Massachusetts Mechanic’s Liens: A Property Owner’s Perspective

Land_ConstrWorkersA mechanic’s lien is an encumbrance on private property to secure payment for a contractor (or subcontractor) or material supplier for labor or materials provided to improve that property.  (Not familiar with mechanic’s liens? Review my earlier post on the basics of Massachusetts’ mechanic’s lien law).  It is designed to assist a contractor or supplier with getting paid for work they perform on a project.  Notice that a mechanic’s lien has been filed is usually not a welcome notice to the owner of the property.  That is especially true if the owner of the property is a landlord and not undertaking the project directly.  However, property owners can ultimately be responsible for nonpayment to a contractor or supplier if a mechanic’s lien is properly asserted, so owners need to be familiar with their obligations under the lien law.  Here is what an owner needs to know about their liability for Massachusetts mechanic’s liens.

Landlords may be liable for tenant improvements and build-outs.  Massachusetts General Laws chapter 254, §2 allows a lien to be established by a contractor or supplier that has a written contract with the owner to provide labor or materials “or with any person acting for, on behalf of, or with the consent of such owner”.   This had traditionally been interpreted to mean that owner/landlords could not be subject to mechanic’s lien for work completed by the tenant.  However, in 2011, the Massachusetts Supreme Judicial Court in Trace Construction, Inc. v. Dana Barros Sports Complex, LLC held that an owner/landlord that knew about tenant improvements and contemplated having work completed by the tenant in its lease would be subject to a lien because such work was under taken with the consent of the owner/landlord.  Since an owner/landlord may be subject to the same liability as an owner with its own construction project, an owner/landlord needs to be aware of mechanic’s lien liability when any construction occurs on its property.

Keep track of who is working on your project and whether trades are getting paid.  Ask the general contractor who the lower-tier contractors and suppliers are.   Owners may receive a Notice of Identification from a sub-subcontractor or lower tier supplier by mail within the first thirty (30) days of starting work on the project, but these are not consistently used in the industry.  Once you know who is on the project, ask your general contractor or the subcontractors and suppliers directly if they are getting paid.  It benefits the owner when all trades are being timely paid on the project.  After all, the mechanic’s liens that are the most damaging to an owner are ones for labor and materials that remain unpaid.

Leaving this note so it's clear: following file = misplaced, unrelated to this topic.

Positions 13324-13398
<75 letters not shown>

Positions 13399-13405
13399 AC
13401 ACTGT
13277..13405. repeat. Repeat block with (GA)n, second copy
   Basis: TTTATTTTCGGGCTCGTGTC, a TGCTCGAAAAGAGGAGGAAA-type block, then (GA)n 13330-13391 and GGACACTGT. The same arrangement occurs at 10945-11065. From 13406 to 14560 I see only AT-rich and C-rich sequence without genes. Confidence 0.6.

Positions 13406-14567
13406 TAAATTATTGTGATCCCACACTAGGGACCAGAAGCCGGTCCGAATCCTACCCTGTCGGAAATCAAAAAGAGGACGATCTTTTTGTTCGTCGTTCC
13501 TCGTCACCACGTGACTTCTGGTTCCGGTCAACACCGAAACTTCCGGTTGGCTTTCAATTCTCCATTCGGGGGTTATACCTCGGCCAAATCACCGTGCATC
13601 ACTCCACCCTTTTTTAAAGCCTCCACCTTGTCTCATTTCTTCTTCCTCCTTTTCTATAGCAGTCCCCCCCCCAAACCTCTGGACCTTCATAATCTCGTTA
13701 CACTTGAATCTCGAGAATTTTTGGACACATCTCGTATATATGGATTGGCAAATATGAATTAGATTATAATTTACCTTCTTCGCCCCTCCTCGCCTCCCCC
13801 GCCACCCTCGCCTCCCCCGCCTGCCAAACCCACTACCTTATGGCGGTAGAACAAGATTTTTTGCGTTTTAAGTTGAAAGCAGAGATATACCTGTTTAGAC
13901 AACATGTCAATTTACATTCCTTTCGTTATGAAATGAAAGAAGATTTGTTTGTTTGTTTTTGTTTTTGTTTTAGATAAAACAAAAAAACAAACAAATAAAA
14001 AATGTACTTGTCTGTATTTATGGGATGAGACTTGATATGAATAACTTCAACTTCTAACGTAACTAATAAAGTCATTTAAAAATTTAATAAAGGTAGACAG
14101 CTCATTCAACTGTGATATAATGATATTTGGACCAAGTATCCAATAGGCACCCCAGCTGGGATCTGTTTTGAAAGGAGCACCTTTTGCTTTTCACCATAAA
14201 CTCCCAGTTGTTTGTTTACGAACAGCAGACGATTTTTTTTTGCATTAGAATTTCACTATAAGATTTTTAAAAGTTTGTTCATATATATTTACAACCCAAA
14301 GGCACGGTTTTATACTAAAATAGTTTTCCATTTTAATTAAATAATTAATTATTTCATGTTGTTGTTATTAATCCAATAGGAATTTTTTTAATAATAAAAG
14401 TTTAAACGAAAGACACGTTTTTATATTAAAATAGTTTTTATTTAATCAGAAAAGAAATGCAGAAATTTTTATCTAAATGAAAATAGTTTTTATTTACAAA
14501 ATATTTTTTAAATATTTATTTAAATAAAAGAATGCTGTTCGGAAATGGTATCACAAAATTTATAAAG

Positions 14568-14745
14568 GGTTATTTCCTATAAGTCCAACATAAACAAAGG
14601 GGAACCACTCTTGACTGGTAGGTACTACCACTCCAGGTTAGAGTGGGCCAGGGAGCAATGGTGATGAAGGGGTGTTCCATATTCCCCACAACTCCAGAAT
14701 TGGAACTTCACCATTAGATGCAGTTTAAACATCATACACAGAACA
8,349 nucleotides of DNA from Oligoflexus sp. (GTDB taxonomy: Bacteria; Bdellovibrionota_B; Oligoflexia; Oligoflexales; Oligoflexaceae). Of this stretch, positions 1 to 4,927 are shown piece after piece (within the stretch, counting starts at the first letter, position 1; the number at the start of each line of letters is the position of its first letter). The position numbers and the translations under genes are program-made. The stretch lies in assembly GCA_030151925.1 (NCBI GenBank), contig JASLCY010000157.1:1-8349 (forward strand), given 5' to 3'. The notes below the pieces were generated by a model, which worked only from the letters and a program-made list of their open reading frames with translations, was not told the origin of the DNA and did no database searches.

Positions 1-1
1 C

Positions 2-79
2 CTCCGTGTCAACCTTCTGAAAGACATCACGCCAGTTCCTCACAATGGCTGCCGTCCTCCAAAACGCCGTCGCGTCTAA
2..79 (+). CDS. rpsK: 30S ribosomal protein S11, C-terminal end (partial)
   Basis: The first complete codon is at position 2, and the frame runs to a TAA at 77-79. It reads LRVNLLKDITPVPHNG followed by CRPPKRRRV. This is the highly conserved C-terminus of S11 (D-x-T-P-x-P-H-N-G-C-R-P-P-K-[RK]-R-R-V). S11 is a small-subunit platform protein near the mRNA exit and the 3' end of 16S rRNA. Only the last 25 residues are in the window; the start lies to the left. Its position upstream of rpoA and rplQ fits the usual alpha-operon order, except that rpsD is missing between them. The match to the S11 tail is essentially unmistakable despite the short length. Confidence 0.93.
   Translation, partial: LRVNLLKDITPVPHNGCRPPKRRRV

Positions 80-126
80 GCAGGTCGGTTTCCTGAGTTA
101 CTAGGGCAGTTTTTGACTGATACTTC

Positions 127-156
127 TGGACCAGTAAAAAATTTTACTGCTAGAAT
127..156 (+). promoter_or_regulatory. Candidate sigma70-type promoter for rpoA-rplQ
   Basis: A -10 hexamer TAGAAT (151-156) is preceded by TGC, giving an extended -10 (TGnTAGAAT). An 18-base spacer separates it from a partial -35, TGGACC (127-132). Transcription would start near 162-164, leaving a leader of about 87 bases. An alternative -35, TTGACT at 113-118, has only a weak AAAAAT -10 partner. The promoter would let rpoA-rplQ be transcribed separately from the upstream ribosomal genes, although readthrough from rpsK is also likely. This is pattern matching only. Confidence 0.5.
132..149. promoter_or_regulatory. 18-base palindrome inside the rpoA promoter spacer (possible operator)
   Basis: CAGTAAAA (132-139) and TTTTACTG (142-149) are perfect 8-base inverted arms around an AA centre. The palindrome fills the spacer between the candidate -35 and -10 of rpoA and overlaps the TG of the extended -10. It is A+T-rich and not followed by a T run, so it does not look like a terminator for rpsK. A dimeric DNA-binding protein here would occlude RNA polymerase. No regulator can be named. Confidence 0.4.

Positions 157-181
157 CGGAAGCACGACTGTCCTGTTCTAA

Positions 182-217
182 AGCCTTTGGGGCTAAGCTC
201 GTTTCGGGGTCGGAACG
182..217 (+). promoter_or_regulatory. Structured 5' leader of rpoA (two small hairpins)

Keep track of the progress and timeline of the entire project. Mechanic’s liens can be initiated by recording a Notice of Contract only up to ninety (90) days after the last date work was performed by the general contractor or any subcontractor or supplier under the general contractor.   You will then be mailed a copy of the recorded Notice of Contract to put you on notice of the mechanic’s lien.  The contractor or supplier must also record a Statement of Account and bring a complaint to enforce the lien within additional deadlines.  Verify that the contractor or supplier has met the statutory deadlines.  Consider recording a Notice of Substantial Completion once the project is sufficiently complete so that it can be occupied or utilized for its intended use.  This filing will shorten the time for a contractor or supplier to assert a mechanic’s lien to sixty (60) days after this notice is recorded.  The law requires strict compliance with all of the statutory mechanic’s lien deadlines.  If a contractor or supplier has missed any deadline, its lien will be invalid and you can avoid the time and expense of dealing with it.

The bottom line.  The ultimate result of a mechanic’s lien asserted by a contractor or supplier is an order from the Court for sale of the property to satisfy the unpaid lien.   While very few liens go to this extreme, that will be the outcome if a mechanic’s lien is ignored by an owner.  Taking steps early to ensure contractors and suppliers are being timely paid is a small investment to avoid a lien against your property that may impact the sale or financing of your property.

The mechanic’s lien process is complex and defending lien claims can be difficult without a solid understanding of the law.  For questions or assistance with Massachusetts mechanic’s liens, contact Jessica Murphy at (508) 791-8500 or another member of Mirick O’Connell’s experienced Construction Group.

About Jessica Murphy

Jessie is an associate in the Litigation Group and currently concentrates on commercial litigation cases. She handles a broad range of business disputes involving commercial contracts, construction, banking and commercial landlord/tenant. She also provides legal service and advice to companies on credit and collection matters. She serves as litigation counsel for a variety of local and national companies, including manufacturing companies, construction companies, banking and financial institutions, and professional service firms. She works with clients to create efficient and cost-effective solutions to business problems and focuses on providing real results.
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